But we have a more effective treatment. Combining steroids and immunoglobulins seems to work better than one or the other alone, at least in Japanese patients. The study commentator did say that we still use aspirin here in the U.S.
I’ve thought about Kawasaki before, especially in relationship to rheumatic fever, juvenile arthritis, and rheumatoid arthritis in general. There are some clear links to a bacterial cross-reaction. So if we are busy shooting these kids full of steroids, could we get a blood level of antibodies against, maybe, streptococcus or other bacteria?
Here’s the link to my study extracts and thoughts.
- Kawasaki disease: Did House diagnose Jamie Bamber correctly? (examiner.com)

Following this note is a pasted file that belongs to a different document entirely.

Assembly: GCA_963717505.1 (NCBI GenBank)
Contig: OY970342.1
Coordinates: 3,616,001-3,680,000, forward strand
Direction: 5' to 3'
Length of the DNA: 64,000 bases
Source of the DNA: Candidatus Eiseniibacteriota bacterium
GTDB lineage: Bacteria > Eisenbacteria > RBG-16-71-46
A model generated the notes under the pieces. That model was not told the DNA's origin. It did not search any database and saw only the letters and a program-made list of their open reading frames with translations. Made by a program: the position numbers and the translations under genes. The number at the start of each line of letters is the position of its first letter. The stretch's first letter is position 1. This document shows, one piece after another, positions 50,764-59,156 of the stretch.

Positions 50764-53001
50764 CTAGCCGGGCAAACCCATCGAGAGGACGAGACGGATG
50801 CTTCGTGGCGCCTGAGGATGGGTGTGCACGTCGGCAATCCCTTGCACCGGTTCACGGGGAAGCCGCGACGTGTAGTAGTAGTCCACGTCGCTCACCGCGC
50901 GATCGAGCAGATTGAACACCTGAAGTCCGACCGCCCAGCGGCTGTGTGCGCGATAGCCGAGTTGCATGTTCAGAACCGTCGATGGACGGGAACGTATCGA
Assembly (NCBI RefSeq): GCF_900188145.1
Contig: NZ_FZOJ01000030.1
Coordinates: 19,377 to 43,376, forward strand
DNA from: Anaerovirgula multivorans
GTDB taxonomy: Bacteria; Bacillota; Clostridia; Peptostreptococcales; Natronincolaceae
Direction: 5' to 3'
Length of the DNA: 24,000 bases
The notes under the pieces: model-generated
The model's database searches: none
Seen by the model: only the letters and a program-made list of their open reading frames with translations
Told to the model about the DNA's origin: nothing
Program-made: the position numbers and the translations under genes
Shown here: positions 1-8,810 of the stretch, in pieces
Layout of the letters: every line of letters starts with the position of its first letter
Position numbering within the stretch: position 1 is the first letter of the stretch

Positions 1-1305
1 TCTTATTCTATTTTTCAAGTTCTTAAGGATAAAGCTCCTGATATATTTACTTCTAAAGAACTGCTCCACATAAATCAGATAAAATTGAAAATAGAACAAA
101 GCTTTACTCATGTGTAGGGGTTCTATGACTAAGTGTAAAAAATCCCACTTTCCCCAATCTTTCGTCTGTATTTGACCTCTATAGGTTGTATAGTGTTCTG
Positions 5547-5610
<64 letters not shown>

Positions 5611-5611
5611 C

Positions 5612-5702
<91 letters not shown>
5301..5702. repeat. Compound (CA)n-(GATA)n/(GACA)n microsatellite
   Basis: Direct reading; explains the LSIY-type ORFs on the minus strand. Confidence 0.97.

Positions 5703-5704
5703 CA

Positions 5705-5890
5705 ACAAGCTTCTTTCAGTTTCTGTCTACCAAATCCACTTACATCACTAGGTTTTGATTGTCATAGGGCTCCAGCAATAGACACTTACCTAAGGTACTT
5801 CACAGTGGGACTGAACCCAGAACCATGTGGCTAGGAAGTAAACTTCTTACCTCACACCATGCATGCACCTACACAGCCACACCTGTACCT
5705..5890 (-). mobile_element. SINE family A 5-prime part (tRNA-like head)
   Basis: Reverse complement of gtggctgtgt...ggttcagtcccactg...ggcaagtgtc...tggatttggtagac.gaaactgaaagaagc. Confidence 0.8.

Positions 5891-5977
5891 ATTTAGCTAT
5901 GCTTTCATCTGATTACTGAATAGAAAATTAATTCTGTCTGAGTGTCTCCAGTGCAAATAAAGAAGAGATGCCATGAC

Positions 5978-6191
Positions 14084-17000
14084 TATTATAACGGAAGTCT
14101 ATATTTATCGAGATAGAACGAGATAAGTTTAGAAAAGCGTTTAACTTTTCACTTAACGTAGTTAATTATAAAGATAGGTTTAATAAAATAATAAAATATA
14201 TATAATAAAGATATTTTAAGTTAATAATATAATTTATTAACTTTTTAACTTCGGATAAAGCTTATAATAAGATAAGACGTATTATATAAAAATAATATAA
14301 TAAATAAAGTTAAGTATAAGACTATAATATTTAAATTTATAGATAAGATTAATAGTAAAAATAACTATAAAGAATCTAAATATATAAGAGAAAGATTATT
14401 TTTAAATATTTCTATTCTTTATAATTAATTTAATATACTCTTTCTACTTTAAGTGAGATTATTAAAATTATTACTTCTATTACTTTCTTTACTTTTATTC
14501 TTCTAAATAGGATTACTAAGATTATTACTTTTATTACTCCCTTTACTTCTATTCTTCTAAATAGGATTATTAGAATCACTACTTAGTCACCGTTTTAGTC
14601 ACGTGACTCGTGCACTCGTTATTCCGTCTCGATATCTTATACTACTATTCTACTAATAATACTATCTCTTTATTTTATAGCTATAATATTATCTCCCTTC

- Kawasaki disease (thebeerevelation.wordpress.com)
- Kawasaki disease linked to wind currents (medicalxpress.com)
- How do you reduce symptoms of arthritis (wiki.answers.com)
- Rare disease may be blowing in the wind (vitals.msnbc.msn.com)
- Are Clues to Kawasaki Disease Blowing In the Wind? (blogs.wsj.com)
- 60 seconds on Kawasaki syndrome (mirror.co.uk)
- Kawasaki disease linked to wind currents (eurekalert.org)
- Kawasaki Disease: First Evidence That Long-Range Wind Transport Of An Infectious Agent Might Result In Human Disease (medicalnewstoday.com)